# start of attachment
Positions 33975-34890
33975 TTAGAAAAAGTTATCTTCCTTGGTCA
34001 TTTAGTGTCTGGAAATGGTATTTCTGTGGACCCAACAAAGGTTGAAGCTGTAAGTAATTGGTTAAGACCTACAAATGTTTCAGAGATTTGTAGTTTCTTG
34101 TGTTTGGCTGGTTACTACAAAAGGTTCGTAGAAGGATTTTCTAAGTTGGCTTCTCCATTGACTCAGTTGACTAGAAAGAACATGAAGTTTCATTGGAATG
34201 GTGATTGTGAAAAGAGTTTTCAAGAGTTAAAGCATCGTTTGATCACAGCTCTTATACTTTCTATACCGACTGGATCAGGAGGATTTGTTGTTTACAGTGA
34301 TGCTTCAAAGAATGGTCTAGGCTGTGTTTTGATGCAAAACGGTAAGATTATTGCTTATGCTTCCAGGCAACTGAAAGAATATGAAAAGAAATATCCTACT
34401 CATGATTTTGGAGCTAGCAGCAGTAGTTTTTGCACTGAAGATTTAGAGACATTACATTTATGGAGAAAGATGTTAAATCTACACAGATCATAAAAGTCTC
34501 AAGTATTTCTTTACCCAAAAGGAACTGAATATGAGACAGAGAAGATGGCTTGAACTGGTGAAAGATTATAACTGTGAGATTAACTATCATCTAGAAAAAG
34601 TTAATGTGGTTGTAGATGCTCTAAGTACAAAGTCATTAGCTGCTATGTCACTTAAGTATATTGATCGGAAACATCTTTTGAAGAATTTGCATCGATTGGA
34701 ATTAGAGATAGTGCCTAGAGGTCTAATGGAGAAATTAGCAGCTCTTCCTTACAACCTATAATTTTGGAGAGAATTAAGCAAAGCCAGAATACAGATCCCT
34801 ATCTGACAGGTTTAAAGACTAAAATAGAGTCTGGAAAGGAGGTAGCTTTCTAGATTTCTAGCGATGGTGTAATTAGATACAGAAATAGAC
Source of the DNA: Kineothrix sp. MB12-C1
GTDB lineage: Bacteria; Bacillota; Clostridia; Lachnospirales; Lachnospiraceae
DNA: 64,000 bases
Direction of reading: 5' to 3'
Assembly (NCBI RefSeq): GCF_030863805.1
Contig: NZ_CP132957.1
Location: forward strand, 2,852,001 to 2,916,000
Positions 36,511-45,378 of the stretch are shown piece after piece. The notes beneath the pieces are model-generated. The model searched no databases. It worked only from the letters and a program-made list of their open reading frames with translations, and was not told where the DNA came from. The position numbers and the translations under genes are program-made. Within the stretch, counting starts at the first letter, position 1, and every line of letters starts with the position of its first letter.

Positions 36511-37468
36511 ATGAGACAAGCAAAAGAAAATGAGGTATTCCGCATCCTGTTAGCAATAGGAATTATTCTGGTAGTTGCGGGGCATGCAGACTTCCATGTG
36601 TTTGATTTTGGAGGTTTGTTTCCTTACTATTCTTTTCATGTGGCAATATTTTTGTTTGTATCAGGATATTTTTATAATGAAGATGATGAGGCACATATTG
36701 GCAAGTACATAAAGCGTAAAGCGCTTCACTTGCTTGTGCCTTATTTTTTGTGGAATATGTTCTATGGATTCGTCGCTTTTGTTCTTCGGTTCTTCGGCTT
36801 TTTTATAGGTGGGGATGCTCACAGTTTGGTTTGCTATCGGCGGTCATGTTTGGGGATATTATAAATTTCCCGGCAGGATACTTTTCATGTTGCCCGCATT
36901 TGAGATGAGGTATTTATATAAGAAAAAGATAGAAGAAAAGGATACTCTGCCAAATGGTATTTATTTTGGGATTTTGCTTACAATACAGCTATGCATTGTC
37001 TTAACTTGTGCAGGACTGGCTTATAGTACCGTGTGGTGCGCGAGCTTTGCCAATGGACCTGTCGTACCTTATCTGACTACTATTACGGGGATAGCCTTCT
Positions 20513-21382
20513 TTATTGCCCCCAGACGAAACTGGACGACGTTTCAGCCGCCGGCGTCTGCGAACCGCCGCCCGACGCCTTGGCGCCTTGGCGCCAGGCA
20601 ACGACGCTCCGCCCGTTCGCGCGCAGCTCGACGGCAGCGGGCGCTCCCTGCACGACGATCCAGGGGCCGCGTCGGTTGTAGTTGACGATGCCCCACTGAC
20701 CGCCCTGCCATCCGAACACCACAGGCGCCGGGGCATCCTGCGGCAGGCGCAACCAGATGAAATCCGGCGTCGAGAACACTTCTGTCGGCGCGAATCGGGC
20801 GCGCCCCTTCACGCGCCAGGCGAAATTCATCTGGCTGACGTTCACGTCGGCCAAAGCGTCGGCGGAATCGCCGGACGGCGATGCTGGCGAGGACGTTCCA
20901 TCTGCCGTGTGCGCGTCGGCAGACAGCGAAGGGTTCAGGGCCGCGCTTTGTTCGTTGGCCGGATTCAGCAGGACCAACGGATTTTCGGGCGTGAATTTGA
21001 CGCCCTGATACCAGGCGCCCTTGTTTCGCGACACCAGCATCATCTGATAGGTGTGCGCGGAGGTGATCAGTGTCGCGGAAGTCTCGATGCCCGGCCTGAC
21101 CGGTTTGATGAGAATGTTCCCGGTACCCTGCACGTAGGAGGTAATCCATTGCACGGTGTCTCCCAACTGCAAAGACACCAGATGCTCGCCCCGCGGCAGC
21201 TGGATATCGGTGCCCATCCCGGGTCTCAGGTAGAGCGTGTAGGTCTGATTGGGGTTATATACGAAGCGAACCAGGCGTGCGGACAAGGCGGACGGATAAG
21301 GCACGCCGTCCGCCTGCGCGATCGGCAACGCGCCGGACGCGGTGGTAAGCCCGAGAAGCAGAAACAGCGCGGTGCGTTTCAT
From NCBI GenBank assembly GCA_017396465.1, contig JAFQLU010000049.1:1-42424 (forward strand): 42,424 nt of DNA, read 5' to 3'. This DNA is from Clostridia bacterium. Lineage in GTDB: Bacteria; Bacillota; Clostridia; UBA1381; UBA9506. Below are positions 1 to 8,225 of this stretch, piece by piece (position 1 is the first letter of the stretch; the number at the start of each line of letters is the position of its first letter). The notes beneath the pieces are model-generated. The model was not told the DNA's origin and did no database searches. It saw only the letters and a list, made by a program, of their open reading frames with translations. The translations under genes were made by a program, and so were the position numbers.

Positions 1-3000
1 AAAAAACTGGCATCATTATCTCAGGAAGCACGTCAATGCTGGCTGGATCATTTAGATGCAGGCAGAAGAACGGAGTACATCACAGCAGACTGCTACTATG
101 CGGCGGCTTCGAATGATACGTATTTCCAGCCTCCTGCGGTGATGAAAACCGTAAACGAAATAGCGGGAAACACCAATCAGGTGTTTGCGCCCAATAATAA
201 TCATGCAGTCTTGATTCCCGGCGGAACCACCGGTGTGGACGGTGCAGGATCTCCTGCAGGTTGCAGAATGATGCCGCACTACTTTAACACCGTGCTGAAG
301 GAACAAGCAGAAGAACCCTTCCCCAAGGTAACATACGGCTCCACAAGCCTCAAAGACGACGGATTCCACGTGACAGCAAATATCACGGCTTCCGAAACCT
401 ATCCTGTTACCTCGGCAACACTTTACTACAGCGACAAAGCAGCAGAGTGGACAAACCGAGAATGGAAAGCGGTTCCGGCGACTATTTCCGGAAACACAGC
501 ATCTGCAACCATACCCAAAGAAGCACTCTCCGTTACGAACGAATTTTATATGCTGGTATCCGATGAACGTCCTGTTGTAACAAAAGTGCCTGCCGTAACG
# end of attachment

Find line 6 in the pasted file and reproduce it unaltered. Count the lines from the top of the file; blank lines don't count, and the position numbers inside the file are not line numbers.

34301 TGCTTCAAAGAATGGTCTAGGCTGTGTTTTGATGCAAAACGGTAAGATTATTGCTTATGCTTCCAGGCAACTGAAAGAATATGAAAAGAAATATCCTACT